Teach Believe Inspire Award – Jessie Riley

Teach Believe Inspire Award – Jessie Riley In 1998, competitive ice skater Jessie Riley was coming out of a return, bent on improving her speed in hopes of qualifying for the Winter Olympics in Albertville, France. Maybe her focus was too strong; maybe her goal had given her tunnel vision. Whatever the reason, the skater’s next move—one she had made hundreds of times before during training—went awry. Moving at a speed of 30 mph, Jessie Riley skidded and slammed head-first into the wall of the rink.

Everything after that was blackness.

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Brain Injury in Soccer


It shouldn’t have been a surprise, but it was. Audiences at least year’s Women’s World Cup semifinals were paralyzed in shock as they watched medics rush to the rescue of Morgan Brian and Alexandra Popp. The two opposing players illustrated, in real time, the dangers of soccer head trauma.

Just seconds before, Germany’s women’s team had a free kick. Morgan Brian, a defender for the United States, jumped up to “head” the ball. Unfortunately, Alexandra Popp made the same move, only a split-second later. As the ball bounced effortlessly off Brian’s forehead, her skull descended backward, and cracked unexpectedly against Popp’s forehead. The force couldn’t have been any greater if they had actually been trying to assault one another.
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Teach Believe Inspire – Interview with Cavin Balaster


Cavin Balaster, our December Teach Believe Inspire award winner, is a true renaissance man who has devoted his talents to solving the puzzle of brain injury in new ways. We were able to speak in more depth with him this month about the details of his recovery from TBI, his current research into nutrition therapy, and his upcoming memoir (due out in 2017).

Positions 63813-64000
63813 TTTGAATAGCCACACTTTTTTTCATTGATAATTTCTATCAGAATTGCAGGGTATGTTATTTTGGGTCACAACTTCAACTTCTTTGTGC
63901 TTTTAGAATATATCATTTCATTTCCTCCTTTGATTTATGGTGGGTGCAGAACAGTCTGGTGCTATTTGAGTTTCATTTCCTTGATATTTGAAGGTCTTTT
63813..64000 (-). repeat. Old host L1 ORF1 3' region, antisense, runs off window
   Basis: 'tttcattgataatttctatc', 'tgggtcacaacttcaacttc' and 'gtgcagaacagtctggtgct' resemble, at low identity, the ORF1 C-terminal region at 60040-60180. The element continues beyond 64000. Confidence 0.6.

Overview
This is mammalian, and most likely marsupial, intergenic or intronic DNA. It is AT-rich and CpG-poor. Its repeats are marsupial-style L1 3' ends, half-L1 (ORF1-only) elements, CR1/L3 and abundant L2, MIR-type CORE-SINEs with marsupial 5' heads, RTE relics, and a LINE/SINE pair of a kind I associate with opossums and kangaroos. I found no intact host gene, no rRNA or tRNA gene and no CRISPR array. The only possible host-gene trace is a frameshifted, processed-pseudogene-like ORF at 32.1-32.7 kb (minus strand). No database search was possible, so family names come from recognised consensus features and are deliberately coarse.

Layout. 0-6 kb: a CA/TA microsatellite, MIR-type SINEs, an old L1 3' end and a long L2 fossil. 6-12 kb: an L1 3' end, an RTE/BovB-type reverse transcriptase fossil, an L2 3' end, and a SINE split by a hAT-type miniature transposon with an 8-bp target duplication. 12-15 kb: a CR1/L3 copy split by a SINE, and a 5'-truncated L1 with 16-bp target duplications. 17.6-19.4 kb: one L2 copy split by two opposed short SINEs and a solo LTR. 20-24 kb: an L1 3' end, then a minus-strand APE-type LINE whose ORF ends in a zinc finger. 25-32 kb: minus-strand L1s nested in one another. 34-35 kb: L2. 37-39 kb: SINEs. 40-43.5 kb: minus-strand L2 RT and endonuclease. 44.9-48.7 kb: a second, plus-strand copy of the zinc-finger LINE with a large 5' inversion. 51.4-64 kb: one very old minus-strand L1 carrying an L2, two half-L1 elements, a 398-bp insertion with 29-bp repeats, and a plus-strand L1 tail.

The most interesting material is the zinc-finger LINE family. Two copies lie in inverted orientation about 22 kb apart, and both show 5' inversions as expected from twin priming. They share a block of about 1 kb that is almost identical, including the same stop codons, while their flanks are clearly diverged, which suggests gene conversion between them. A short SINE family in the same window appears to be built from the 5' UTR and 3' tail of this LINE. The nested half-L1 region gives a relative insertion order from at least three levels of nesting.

For more information about Cavin, you can subscribe to his podcast Adventures in Brain Injuryon iTunes, access his free eBook (available on his website) or visit his .

Do you remember feeling any misgiving or fear when you climbed up the side of the water tower that night in 2011?

I actually have no recollection of climbing the water tower. In fact, I do not remember a single moment of this entire day, or about a month following my fall. I wish that I could tell you what thoughts went through my mind. Perhaps I was scared. Perhaps my life flashed before my eyes as I crashed from one steel beam to the next. But the truth is, I do not remember a thing.

The most defining moment of my life has been wiped away, and I am really only able to tell this part of my story based on information that has been relayed to me by others.

During your first months of therapy, what made the biggest difference in helping you toward recovery?

This is a great question, and one that I get a lot. There were several aspects of my recovery that I didnt expect would make such a positive impact. In fact, Im in the process of writing an eBook about this very subject.

I had incredible social support, which makes a world of difference no matter what were going through. And of course, I am very thankful that I was fortunate enough to receive the initial treatments and surgeries that saved my life.

Honestly, nutrition probably played the biggest role in my recovery. I had been in a brain fog throughout much of my recovery and was very emaciated and underweight. Not only was I relearning to talk, walk, and eat again, I was also healing and rewiring my brain. I was putting serious work into repairing my body and learning to adapt, and I couldnt progress without making sure I was adequately fueling all that work.

Had you written much before your injury?

I had not done a tremendous amount of writing before my injury, but Ive been a songwriter and musician all of my life. I was a bartender in NYC for years, and storytelling is a forte of any good bartender. The craft of songwriting and storytelling is about conveying a feeling, and that is what I try to do in my writing.

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Teach Believe Inspire Award – Cavin Balaster

Teach Believe Inspire Award – Cavin BalasterThere are a lot of words and phrases that can describe the experience of undergoing a traumatic brain injury (TBI). Over the years of interviewing TBI survivors for this blog and working with many, many more on their litigation cases, we thought we had heard them all.

But after encountering Cavin Balaster, we heard a new description of TBI. One that challenges perceptions of what TBI really means, and encourages everyone to rethink their presumptions of what is possible for survivors. For his clever, courageous reassessment of the nature of TBI, we are pleased to present Cavin Balaster as our Teach Believe Inspire award winner for this month.